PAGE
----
State says no to new wildlife

  The next time the federal or state government wants to reintroduce wildlife on public lands in Colorado, the state Legislature wants it to ask nicely.

On April 22 - Earth Day - Colorado Gov. Bill Owens signed the measure requiring the Legislature's consent before agencies can restore threatened and endangered species to the state.

Critics say the law turns biological decisions into political ones. Legislators "can't give these issues the time and expertise that the Division of Wildlife does," says Diane Gansauer, executive director of the Colorado Wildlife Federation. She points out that state agencies spend years researching wildlife matters and consulting with experts in the field.

Sandra Eid, legislative coordinator for the Colorado Sierra Club, says politicians just want to prevent future reintroductions.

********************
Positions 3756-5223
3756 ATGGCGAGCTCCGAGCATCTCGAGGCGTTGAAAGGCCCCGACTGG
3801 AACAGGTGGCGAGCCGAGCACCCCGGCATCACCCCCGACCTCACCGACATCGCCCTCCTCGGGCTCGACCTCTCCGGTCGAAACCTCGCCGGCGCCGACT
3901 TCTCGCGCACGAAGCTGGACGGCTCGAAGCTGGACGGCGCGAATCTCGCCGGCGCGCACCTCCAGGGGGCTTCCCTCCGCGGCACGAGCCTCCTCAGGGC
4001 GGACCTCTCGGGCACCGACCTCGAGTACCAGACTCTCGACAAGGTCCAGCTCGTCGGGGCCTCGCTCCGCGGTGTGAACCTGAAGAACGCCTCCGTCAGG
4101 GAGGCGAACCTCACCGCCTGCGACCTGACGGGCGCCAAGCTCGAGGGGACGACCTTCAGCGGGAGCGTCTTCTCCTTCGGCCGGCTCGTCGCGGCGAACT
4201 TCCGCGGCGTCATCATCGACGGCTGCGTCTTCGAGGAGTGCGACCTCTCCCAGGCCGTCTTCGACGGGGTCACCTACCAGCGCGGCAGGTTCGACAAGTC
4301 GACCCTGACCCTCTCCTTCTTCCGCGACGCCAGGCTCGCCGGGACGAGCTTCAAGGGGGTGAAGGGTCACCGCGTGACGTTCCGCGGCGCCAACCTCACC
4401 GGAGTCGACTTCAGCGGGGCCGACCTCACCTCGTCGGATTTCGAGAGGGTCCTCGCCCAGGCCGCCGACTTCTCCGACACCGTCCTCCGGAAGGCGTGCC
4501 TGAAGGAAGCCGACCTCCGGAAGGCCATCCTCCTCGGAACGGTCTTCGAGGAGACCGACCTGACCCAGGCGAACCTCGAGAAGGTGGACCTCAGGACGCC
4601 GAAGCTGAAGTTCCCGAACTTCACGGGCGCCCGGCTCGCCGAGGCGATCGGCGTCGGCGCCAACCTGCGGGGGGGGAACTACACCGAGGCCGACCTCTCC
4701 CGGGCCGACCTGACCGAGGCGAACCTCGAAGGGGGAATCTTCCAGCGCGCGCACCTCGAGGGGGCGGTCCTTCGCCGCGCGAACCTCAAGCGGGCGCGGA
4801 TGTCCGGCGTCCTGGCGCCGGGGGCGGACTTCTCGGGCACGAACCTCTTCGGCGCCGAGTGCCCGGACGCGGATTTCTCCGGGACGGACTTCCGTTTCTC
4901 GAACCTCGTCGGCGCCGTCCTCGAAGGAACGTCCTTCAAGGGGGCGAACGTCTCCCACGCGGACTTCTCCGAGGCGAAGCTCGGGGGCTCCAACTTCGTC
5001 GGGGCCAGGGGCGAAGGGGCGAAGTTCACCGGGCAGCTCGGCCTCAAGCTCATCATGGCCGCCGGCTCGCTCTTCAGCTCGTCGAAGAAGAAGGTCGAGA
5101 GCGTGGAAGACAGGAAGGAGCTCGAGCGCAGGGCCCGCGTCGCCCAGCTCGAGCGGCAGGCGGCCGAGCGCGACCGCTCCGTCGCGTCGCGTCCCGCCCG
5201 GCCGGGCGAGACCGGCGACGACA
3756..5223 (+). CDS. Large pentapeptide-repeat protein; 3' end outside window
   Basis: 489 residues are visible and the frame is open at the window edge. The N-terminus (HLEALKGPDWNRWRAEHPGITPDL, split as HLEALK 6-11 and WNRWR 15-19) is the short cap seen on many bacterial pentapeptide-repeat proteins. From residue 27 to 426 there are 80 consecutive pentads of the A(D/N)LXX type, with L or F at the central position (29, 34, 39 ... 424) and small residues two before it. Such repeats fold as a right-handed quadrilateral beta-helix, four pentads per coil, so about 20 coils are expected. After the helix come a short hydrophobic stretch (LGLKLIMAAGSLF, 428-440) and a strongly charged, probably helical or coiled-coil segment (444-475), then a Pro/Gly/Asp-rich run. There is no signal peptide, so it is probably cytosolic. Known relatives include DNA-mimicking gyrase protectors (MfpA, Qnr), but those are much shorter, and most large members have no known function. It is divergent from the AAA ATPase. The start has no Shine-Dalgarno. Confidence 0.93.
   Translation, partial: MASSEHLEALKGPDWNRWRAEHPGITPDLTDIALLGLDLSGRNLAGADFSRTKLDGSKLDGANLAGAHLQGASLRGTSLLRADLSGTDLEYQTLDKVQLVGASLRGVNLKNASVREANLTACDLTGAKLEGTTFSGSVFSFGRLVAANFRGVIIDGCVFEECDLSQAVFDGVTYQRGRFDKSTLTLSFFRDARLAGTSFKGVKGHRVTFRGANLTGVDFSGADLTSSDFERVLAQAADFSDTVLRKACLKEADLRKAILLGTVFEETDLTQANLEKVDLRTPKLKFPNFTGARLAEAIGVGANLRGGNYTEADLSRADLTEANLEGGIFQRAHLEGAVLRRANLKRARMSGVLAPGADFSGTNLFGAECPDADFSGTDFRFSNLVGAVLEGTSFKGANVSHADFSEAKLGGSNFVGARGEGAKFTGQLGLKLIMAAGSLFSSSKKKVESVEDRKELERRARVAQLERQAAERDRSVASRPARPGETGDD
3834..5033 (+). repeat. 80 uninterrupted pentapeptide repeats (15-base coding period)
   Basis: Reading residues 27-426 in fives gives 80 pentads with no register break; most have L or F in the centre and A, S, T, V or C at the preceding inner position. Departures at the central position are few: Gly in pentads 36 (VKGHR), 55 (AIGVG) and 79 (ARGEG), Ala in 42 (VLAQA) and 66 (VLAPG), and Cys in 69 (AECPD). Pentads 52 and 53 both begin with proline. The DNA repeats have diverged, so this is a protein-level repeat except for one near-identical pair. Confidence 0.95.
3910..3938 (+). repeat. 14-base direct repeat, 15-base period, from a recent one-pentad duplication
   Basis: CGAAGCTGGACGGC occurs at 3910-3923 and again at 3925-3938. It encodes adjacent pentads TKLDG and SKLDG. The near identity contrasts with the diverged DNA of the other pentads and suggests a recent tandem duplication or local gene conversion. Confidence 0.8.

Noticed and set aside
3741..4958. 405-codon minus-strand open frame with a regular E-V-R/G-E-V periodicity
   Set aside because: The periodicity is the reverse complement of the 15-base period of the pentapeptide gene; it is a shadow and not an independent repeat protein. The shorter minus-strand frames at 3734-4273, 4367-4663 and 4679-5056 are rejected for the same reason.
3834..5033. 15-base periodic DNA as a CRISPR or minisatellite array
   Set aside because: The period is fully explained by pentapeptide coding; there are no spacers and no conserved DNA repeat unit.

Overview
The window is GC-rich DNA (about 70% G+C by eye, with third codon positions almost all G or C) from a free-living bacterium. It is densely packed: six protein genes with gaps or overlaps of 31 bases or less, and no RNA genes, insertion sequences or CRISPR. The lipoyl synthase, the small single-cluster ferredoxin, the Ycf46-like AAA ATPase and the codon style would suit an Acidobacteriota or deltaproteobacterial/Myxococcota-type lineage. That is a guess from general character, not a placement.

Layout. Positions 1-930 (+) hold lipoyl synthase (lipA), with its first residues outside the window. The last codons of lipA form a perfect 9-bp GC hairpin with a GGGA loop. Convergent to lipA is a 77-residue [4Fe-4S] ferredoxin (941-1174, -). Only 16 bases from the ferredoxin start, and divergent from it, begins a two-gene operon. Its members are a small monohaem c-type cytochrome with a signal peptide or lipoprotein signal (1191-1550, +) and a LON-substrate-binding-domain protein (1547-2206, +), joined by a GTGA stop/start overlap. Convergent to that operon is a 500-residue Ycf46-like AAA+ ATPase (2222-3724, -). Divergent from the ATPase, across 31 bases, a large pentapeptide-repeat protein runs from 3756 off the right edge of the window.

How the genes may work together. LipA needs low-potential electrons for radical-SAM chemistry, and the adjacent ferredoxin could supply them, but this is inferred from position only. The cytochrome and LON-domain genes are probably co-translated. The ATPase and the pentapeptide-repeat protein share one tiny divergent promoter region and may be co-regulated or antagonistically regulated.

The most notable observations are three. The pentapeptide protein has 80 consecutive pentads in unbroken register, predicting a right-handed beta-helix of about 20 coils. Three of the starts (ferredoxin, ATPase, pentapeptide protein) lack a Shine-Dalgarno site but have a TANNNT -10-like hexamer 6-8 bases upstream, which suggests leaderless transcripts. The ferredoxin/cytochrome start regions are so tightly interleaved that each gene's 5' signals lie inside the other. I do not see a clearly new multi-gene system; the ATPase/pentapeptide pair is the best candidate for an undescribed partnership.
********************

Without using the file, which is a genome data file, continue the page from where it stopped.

Not so, say the law's champions. Rep. Steve Johnson, R, who introduced the measure, says it will merely "bring more citizen input to bear on this important decision."

However, Sen. Dave Wattenberg, R, says that the bill may make future plans difficult. "It'd take a hell of a strong case to get wolves and possibly wolverines released."

The Division of Wildlife hopes to reintroduce wolverines next year.

How does the law affect the recently reintroduced lynx in Colorado (HCN, 2/15/99)? It doesn't, says Mike Smith, wildlife chair for the state Sierra Club, "though it probably will increase negative fallout on the Department of Wildlife if they continue with the program."

*Catherine Lutz
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